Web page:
Saudi jihadi fighters to face 3-20 years in jail
An estimated 600 Saudis have joined al-Qaeda-affiliated groups in Syria
King Abdullah Bin Abdulaziz of Saudi Arabia ordered on Monday the punishment of citizens found guilty of fighting in conflicts outside the kingdom with imprisonment ranging between three to 20 years.
Members of extremist religious groups and anyone found guilty of providing “financial or morale support” for terrorist groups will also be subject to heavy punishm, according to a Royal Court statement carried by the State News Agency (SPA)
The kingdom’s ministries of interior, foreign affairs and justice have set up a joint committee to prepare a list of extremist groups that will be carefully monitored, according to SPA.
The decree comes after a new counterterrorism law went into effect in the kingdom Sunday.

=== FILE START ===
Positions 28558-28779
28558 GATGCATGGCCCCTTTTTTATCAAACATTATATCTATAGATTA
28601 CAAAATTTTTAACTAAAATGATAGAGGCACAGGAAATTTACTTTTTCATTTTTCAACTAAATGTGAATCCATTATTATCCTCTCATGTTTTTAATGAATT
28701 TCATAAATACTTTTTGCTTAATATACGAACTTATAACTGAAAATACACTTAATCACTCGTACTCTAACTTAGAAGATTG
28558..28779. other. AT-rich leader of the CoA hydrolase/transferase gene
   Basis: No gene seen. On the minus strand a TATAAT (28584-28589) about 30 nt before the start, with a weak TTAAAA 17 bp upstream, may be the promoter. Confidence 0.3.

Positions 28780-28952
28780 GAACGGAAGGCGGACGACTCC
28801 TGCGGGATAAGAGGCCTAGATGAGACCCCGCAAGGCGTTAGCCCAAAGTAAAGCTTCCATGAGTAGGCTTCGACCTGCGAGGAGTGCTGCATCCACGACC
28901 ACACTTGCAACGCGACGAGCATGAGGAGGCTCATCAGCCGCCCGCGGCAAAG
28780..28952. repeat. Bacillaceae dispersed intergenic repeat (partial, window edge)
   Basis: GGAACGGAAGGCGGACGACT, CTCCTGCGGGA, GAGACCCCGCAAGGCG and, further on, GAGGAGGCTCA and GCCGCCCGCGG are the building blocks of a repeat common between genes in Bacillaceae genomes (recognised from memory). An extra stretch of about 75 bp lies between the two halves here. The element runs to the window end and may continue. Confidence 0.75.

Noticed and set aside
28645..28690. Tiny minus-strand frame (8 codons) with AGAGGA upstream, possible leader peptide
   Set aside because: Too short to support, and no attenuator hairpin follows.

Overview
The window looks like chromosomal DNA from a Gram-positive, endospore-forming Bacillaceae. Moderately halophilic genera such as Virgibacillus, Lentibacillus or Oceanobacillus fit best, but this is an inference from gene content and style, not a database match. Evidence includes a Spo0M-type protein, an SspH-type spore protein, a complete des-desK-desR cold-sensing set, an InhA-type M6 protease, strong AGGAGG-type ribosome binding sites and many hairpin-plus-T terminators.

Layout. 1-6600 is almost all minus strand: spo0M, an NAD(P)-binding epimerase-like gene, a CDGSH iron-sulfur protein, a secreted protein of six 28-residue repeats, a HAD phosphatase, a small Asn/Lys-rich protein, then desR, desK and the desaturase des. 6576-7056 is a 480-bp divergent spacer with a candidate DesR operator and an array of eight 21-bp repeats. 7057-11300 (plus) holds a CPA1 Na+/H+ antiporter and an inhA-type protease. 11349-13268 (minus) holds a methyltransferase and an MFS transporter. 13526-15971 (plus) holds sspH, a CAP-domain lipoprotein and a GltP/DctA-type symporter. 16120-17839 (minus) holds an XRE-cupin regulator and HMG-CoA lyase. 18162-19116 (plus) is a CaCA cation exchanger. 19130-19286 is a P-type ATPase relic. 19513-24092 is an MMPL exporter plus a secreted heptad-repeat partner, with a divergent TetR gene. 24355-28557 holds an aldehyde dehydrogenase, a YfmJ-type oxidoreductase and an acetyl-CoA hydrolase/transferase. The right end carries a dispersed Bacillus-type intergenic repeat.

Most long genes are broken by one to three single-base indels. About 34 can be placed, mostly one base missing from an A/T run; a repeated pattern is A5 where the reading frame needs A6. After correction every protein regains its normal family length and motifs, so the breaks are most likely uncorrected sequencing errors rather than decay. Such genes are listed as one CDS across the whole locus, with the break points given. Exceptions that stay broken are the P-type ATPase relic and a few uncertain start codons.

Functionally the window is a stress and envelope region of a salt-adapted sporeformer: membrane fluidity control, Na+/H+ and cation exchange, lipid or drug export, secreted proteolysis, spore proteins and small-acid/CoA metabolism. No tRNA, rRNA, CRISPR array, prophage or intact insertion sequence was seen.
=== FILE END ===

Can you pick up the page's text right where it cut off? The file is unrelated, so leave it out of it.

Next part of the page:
Encouraged by influential preachers, many young Saudis have joined Syrian rebels and Islamist groups fighting President Bashar al-Assad.
A Saudi expert on Islamist movements told Al Arabiya News Channel last November that an estimated 600 Saudis have joined al-Qaeda-affiliated groups in Syria.
Faris Bin Hizam said many Saudis are fighting on the ranks of the al-Qaeda affiliates: the Islamic State in Iraq and the Levant (ISIL) and the al-Nusra Front.
But the Saudi fighters are only a small number if compared to other foreign nationalities fighting in Syria, Bin Hizam said.
He added that unlike Iraq and Afghanistan, where al-Qaeda has a strong presence, there is increased awareness amongst Saudis regarding the dangers of belonging to al-Qaeda, and a widely held belief that the Syrian revolution does not need more fighters.
Recently, there has been a growing campaign in Saudi Arabia against young Saudis joining the civil war in Syria. The Saudi government supports the moderate rebel Free Syrian Army (FSA) with weapons and aid but has largely opposed radical and extremist rebel groups.
The new royal order will be effective after one month.
Saudi writer Khaled Mushaweh told Al Arabiya News Channel that this one month period is meant to give a chance for fighters abroad to return home.
Mushaweh said the fighters will have to return home through official channels and be in touch with the authorities, which will determine if they pose any threat to public order.